Herein lies one of Golem's most frustrating aspects. Puzzles ought to require intricate solutions that make you second guess your instincts, and the best of them give you that "aha" moment, when you recognize that the blueprint to success was evident from the start--you just hadn't yet learned how to see a certain number of steps ahead. Golem instead obscures your view of many puzzle elements, forcing you to succeed through trial and error as opposed to relying on foresight and analysis. Golem also regularly fails to make some unique interactive objects standout from the background, which forces you to tediously move your mouse around the screen to determine what is or isn't useful. Basic switches and levers, on the other hand, are clearly marked; an inconsistency that makes it hard to trust that the game is always playing fair.
Moving about a stage isn't a fast or free-flowing affair, but instead a point-and-click style dictation. This systematic process and your character's slow movement speed is mercifully compensated for with the inclusion of a fast-forward button, which you’ll use frequently. And just like the indiscernible key items throughout each stage, walkable pathways are often indistinguishable from off-limits areas. The inconsistency of Golem's visual language leads to tiring efforts of just clicking on possible destinations in the hopes of finding one that's actually accessible.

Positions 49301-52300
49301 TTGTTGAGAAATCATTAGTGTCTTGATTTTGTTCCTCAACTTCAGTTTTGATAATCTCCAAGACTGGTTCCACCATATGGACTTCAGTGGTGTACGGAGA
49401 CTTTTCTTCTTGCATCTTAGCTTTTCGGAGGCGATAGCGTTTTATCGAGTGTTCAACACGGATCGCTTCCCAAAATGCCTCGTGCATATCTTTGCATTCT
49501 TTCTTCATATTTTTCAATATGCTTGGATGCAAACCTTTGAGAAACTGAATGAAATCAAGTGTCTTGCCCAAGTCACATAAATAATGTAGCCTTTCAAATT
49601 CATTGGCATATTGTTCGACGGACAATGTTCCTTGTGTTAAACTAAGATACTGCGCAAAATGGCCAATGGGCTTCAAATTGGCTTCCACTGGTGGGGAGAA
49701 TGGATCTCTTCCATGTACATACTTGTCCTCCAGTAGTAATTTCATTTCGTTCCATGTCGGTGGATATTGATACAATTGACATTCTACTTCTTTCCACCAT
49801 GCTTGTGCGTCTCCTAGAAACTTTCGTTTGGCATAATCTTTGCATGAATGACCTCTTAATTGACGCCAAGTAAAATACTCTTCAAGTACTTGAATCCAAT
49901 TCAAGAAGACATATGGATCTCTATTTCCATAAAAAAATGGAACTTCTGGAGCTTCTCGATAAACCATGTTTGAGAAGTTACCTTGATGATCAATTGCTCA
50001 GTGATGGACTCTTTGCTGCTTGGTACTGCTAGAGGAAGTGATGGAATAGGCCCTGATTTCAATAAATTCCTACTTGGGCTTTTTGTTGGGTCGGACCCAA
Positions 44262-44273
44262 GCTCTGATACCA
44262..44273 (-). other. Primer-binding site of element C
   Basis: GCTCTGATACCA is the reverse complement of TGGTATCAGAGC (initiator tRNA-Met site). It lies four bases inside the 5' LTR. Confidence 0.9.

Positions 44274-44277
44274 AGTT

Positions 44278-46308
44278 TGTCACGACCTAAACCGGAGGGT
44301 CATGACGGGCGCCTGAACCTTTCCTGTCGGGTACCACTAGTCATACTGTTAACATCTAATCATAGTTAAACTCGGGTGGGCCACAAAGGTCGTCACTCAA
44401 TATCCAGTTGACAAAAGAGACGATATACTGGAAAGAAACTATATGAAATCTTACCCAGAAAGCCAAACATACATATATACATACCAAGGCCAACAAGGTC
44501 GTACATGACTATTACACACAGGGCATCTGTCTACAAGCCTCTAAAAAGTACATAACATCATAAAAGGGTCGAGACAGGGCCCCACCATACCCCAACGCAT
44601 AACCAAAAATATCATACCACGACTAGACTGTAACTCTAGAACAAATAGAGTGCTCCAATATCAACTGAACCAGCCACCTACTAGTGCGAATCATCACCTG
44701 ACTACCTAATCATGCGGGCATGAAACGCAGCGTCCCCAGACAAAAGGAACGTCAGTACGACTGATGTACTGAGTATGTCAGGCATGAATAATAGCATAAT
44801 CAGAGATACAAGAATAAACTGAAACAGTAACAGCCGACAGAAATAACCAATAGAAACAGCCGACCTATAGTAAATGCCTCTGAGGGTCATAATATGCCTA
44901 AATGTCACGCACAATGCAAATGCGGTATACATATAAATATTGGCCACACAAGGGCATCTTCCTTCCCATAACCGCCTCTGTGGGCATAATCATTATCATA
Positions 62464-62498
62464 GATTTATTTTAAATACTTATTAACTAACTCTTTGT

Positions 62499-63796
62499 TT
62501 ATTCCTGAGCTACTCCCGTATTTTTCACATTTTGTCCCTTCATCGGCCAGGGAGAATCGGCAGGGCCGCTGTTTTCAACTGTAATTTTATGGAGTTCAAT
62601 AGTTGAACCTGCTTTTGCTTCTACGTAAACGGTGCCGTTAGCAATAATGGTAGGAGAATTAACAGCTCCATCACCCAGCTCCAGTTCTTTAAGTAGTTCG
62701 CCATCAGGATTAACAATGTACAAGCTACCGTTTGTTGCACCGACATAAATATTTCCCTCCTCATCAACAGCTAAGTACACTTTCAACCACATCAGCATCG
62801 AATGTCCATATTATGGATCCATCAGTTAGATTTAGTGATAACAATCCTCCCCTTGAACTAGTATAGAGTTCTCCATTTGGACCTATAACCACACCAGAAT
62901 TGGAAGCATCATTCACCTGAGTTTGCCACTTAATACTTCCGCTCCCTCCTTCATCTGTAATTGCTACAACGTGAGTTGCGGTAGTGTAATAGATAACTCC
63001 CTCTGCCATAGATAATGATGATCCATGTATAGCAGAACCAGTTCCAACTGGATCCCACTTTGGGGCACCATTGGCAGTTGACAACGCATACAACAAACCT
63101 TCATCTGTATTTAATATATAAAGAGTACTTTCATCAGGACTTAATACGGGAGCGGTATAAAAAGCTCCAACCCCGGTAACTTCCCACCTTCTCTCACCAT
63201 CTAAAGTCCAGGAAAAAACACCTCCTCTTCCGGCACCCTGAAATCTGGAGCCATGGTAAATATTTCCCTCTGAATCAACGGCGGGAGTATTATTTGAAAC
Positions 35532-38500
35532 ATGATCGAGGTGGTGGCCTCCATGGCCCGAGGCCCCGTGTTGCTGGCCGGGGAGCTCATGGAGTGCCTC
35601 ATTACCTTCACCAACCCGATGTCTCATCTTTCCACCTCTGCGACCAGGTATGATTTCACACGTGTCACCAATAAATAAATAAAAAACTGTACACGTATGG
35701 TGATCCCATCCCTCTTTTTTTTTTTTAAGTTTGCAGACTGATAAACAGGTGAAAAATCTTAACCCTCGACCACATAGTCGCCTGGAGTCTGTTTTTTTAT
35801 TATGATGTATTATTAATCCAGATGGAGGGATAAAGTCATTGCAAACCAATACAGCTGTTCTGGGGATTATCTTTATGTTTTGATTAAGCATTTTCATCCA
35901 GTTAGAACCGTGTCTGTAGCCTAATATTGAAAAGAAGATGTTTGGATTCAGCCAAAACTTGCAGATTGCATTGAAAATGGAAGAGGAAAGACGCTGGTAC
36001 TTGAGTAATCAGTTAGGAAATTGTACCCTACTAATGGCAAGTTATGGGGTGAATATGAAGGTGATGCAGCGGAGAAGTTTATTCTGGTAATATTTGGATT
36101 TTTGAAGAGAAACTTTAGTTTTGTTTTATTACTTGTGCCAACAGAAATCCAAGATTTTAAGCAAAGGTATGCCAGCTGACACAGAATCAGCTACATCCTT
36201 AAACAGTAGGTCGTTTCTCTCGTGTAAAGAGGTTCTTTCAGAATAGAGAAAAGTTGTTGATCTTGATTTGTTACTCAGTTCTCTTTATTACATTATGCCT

Golem confuses size with ingenious puzzle design, which just dilutes the euphoria it aims to generate on completion. Yet it still conjures infrequent moments of bliss that re-establish a sense of wonder. Golem’s vast, mysterious world is ultimately inviting to poke and prod around in, even if its stringent mechanics don’t allow for looking further beyond the stage at hand. There’s an underlying drive to discover what this world is about, what secrets its lost inhabitants might have held, that prevent temptations to just leave it entirely. Golem’s puzzles might feel shallow, but its saving grace is the captivating setting it desperately latches them onto.